The Glass-House Community-Led Design and their strategic partners The Open University have developed their own socially created asset driven methodology called ‘Cross Pollination’ and it is a wonderful example of a simple and easily repeatable ‘Connecting Tool’. Their approach doesn’t just focus on the activity of bringing people together but also creates a special event around it with amazing food and workshop materials.
In Edinburgh, we had the chance to give the Cross-Pollination methodology a go earlier this year. At Edinburgh’s Voluntary Organisations Council (EVOC), we began to recognise the deep need for people to come together socially and to rediscover their community connections before they could effectively tackle huge issues like the Climate Emergency and the Cost-of-Living Crisis.
We contacted Sophia from The Glass-House last year and were fortunate enough to be able to invite The Glass-House and Open University team to one of the community areas in Edinburgh. We felt that the area in question needed help, and an opportunity for collaboration was created through their Cross-pollination research project, funded by the Arts and Humanities Research Council.
We chose to run the Cross-Pollination workshop in an area of the city where there are a good number of community-based organisations but where there was little by way of shared activity between them all. The combined Gilmerton and Liberton area was a part of the city which needed to develop better connections between people organisations and local priorities.
Sophia and Katerina arrived in early March to help deliver a day-long workshop using the Cross-pollination approach, where community organisations learn how to connect and share what they’re working on and discover shared priorities, activities, and points of interest within the community. With a very packed room and a fantastic meal provided by Bridgend Community Farmhouse Trust, we were able to see the wealth of assets and connections available in the room as well as have time to discover new ideas over dinner.
From this we have been able to understand a small portion of the scale of assets, offers, and collective ambitions within Liberton and Gilmerton. We are excited to explore how we can continue to deepen the Cross-pollination process, spread it more widely and develop catalysing activities across the community, where local groups and residents can get involved in a set of transformative projects which bring people together in common cause. The learnings from this process and similar asset-based approaches have given our team a fresh perspective on tools and methodologies available which can build new social connections and support collective action in neighbourhoods.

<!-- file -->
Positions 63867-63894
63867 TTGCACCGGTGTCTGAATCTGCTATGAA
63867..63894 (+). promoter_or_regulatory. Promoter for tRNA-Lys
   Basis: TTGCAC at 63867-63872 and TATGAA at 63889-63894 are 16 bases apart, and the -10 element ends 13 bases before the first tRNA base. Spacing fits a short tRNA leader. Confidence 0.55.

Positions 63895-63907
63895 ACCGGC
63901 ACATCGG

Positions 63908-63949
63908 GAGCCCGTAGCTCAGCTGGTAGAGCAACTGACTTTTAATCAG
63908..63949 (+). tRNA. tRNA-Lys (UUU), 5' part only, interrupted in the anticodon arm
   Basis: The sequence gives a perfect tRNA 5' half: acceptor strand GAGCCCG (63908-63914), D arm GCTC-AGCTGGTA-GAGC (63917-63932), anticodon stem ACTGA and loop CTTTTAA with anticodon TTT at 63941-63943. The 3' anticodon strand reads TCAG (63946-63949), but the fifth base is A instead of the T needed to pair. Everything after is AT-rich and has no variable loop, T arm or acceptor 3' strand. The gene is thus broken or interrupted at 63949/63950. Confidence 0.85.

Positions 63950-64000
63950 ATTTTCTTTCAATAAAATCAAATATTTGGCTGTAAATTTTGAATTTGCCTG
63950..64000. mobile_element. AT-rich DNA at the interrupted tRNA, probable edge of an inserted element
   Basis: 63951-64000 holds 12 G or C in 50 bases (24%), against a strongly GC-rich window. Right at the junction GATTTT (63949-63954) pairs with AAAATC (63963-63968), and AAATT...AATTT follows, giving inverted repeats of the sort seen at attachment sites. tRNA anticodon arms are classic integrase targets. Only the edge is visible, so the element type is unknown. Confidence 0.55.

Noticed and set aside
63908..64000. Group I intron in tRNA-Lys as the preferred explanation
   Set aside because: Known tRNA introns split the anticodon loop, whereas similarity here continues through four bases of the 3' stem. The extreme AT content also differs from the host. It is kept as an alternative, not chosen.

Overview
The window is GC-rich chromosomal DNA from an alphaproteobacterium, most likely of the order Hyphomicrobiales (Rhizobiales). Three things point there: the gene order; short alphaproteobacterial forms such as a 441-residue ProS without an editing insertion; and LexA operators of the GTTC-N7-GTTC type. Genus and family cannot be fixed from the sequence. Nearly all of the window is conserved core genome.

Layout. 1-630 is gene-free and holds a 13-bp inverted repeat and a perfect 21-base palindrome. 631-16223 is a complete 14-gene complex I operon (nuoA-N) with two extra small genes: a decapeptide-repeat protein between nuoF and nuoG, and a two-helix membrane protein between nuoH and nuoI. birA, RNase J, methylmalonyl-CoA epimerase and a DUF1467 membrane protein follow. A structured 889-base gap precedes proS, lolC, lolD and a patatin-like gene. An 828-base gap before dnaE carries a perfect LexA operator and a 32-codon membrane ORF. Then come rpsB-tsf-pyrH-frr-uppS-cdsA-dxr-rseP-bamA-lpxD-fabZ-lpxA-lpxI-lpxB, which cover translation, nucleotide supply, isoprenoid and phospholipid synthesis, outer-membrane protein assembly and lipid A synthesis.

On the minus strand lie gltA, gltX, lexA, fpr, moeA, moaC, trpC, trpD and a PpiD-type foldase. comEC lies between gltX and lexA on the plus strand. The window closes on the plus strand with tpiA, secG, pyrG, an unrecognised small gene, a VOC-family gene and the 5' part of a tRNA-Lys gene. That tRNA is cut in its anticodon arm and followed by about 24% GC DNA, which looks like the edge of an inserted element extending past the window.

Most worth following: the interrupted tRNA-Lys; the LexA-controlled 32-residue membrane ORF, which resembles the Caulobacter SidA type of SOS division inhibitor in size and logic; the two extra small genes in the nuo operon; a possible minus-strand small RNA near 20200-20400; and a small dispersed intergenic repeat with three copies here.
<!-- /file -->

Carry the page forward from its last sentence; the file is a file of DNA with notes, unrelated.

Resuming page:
It is often suggested that for us to tackle the Climate Crisis and other global issues, we need to confine individualism to the past and rediscover how to work together collectively. So, if we are to move beyond this decline of community involvement and face the big issues of today, we need to broadly restore the importance of community building activities in our work. To do this, we need to acknowledge social assets and prioritise the creation of connections between people. Our work needs to value the formation of lasting friendships across groups, residents, and practitioners.
Community development really shouldn’t feel like a drawn-out, complicated process, it should feel like a series of very memorable parties and gatherings where good things happened, and where people really got to know each other. Some of the best ways to do this are by using approaches like ‘Cross-Pollination’, and the ‘Connected Communities’ where good food, fun and action can be brought together in a delightfully cosy way.
Charlie Wright is the coordinator of EVOC’s Climate Program which supports community, voluntary and social sector organisations across the city to deliver on Edinburgh’s ambitious Net Zero by 2030 Climate Goals. Charlie’s background is in Urban Design & Planning and he has worked with informal communities in a variety of international contexts. Charlie’s current focus is exploring the role of Community Wealth Building in unlocking a just and equitable transition to a net zero economy for Edinburgh.
EVOCEdinburgh Voluntary Organisations’ Council (EVOC) has been supporting the people and communities of Edinburgh since 1868. They do this by supporting, developing and promoting the interests and work of voluntary and community organisations across the City. EVOC is part of Edinburgh’s Third Sector Interface (TSI), or Council for Voluntary Service in England (CVS). CVS and TSI organisations have an important and often overlooked role in community development as network builders, conduits for specialist support and local advocacy.